“-- It’s not something that happens in a vacuum,” Radniecki interjected. “It affects everybody.”
Camera footage was key
Authorities sought Reinbold for nearly a month.
“The community’s been on edge for about the last 25 days,” Mitch Bernstein, Red Lake County’s sheriff, said early Wednesday evening. “We were able to finally put that to bed last night.”
A sustained drought made it tough for dogs to pick up Reinbold’s scent, and particularly warm weather made searches with thermal imaging difficult. He popped up on a handful of trail cameras -- some owned by residents and some set up by the Marshals -- in the area around the homestead where he was eventually arrested.
More than once, a homeowner’s game camera would notice Reinbold, but the footage was hours or days old by the time the homeowner retrieved it from the camera’s SD card. Near the end of July, police searched the woods a mile or so north of the homestead and came up empty. Reinbold appeared in game camera footage taken in that same area about an hour afterward.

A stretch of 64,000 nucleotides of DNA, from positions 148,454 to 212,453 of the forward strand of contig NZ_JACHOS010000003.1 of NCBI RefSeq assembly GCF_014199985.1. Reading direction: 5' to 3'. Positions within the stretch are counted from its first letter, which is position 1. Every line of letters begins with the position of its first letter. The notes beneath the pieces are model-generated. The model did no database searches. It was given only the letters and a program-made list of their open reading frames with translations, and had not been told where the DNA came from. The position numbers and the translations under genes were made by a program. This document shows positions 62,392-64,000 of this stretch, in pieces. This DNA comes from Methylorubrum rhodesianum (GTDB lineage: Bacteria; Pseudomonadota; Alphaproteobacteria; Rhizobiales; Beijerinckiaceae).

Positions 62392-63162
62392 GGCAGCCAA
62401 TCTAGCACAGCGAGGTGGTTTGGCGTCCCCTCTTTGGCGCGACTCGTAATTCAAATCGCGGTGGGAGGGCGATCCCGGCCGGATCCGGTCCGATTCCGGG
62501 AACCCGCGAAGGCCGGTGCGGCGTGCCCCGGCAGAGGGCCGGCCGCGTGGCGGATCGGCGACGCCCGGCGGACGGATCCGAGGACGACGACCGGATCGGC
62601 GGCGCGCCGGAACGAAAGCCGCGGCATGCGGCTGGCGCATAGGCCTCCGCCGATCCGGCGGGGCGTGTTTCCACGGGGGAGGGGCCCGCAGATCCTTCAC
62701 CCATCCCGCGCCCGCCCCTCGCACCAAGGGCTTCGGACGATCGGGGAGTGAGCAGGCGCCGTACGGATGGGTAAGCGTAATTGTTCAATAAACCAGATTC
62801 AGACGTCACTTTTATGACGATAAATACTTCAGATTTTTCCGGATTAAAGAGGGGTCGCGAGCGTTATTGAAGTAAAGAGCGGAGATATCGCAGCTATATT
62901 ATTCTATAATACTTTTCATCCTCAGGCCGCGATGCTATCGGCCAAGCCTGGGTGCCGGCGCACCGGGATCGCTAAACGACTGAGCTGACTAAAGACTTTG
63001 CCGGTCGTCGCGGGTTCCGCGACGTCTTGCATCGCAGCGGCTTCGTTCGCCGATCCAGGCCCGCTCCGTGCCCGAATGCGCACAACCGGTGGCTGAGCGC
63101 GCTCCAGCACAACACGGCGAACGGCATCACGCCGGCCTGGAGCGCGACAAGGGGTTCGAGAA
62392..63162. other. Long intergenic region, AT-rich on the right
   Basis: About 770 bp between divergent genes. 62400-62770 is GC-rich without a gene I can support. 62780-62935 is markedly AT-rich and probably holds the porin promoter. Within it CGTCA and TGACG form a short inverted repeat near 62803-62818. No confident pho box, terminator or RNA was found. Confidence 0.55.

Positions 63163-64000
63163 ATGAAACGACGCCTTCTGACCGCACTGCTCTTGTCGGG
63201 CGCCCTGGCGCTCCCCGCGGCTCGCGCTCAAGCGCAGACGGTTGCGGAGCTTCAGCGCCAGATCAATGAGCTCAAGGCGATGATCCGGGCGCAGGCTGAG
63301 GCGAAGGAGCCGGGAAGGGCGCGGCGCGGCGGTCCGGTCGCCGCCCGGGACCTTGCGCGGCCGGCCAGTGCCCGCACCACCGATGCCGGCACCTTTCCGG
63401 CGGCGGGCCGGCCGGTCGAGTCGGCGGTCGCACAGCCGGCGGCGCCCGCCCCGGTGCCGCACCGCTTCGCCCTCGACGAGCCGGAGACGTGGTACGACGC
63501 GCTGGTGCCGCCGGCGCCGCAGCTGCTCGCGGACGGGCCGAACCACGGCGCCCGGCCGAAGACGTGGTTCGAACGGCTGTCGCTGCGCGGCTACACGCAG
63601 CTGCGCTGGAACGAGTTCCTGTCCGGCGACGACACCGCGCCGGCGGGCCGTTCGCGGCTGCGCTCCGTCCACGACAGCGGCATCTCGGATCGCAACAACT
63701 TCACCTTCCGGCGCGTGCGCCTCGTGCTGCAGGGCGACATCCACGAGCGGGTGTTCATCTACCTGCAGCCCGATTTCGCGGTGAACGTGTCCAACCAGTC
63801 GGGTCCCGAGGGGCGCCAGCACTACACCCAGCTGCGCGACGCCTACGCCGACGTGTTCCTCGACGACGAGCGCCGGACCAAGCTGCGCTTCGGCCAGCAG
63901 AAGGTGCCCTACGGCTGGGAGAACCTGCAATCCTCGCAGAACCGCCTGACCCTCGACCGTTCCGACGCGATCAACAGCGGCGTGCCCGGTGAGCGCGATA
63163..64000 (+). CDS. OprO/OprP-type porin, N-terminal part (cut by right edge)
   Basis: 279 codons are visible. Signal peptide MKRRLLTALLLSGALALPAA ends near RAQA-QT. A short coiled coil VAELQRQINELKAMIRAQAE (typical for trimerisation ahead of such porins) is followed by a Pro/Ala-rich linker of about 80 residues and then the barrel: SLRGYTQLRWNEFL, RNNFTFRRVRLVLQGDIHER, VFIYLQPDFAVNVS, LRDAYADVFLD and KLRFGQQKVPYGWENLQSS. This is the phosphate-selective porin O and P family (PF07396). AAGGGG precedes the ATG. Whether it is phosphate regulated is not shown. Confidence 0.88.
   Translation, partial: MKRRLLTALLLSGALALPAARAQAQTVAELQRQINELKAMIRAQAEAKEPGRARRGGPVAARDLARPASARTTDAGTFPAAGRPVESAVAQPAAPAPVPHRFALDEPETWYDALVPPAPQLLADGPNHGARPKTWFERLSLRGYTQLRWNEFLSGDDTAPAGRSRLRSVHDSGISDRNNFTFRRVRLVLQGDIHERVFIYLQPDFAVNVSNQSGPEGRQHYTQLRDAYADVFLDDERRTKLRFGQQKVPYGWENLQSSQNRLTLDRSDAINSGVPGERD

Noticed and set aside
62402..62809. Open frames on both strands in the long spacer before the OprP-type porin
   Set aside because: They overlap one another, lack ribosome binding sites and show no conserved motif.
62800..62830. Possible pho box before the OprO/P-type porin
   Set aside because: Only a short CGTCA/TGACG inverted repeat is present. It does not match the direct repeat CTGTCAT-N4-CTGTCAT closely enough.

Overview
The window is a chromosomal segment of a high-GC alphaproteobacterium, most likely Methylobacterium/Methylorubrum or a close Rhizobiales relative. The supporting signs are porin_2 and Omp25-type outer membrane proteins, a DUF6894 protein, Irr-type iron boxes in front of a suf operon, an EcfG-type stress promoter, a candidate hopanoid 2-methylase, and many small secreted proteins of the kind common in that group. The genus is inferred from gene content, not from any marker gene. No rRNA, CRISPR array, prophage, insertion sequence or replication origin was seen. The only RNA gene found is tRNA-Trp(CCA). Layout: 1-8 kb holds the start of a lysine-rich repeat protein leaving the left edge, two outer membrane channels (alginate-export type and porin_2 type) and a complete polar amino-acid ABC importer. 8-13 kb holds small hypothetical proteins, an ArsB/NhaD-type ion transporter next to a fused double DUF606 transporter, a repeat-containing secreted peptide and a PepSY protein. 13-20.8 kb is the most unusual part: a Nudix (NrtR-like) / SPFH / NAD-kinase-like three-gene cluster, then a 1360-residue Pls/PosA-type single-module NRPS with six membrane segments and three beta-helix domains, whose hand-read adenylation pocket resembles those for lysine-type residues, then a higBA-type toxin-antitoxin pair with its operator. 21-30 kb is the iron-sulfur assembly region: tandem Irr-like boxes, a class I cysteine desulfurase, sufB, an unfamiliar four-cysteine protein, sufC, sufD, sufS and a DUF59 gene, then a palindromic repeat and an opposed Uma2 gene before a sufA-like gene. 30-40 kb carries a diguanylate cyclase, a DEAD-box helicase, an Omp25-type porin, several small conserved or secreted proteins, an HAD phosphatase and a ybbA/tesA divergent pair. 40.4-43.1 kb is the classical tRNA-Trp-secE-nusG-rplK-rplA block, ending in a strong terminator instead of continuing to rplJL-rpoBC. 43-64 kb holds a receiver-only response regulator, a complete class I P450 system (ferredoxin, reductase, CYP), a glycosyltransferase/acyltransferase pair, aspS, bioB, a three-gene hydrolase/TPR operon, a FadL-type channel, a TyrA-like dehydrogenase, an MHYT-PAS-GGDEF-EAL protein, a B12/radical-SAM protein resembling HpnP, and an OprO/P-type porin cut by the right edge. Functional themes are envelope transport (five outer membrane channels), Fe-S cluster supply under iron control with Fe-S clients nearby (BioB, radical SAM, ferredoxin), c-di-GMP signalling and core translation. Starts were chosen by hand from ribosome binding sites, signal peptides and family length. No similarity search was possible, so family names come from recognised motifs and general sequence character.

Other than the camera footage, the only evidence of Reinbold’s whereabouts was the occasional sign that someone had been inside -- or tried to break into -- an empty outbuilding, and the sudden absence of other trail cameras or the SD cards onto which they recorded footage.
Reinbold had popped up on cameras at the homestead on July 20, 22, and 25, Bernstein said, but he eluded searches there until Wednesday. The difference, Bernstein indicated, was a special team of marshals that was able to respond particularly quickly.
When Marshals arrested him, Reinbold was wearing a camouflage shirt and shorts, knee-high socks, hiking boots and a hat. He was carrying a jug of water and a blanket.